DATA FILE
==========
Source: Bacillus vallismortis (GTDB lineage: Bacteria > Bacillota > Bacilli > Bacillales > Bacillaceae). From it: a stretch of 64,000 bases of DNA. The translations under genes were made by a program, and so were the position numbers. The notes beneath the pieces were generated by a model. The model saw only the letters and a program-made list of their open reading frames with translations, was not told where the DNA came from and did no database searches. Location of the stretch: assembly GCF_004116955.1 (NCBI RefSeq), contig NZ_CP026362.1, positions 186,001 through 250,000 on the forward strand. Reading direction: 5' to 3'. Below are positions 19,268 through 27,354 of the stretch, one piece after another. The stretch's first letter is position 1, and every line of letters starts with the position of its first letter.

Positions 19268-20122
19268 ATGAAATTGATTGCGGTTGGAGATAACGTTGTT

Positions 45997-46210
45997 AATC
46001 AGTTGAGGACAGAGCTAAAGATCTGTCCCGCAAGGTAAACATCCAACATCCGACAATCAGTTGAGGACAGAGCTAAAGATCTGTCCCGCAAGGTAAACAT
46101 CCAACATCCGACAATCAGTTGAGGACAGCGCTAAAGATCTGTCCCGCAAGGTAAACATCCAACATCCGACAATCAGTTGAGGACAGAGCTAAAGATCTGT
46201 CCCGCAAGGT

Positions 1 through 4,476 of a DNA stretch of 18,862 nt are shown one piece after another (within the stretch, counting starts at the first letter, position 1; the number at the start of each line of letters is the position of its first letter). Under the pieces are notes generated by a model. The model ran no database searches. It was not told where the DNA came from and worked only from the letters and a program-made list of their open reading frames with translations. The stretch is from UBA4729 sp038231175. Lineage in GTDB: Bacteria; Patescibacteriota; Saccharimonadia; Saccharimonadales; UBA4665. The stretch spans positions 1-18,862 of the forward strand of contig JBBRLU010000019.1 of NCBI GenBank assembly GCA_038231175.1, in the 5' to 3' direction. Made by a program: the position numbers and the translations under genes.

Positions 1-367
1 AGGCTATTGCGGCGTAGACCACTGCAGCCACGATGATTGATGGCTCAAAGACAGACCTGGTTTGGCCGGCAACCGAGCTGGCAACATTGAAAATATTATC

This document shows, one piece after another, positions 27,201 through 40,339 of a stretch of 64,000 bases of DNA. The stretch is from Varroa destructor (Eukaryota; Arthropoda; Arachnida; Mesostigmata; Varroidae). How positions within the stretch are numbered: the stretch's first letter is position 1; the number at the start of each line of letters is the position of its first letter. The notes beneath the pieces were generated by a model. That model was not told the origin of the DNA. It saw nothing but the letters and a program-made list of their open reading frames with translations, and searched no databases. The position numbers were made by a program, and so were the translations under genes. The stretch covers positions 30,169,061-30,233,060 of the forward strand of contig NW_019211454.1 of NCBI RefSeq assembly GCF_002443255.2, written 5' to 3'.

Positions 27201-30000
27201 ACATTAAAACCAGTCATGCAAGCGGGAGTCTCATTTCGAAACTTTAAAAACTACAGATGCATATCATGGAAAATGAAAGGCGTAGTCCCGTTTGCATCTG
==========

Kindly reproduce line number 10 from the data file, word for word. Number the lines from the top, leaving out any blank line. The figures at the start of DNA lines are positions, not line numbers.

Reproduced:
Positions 1-367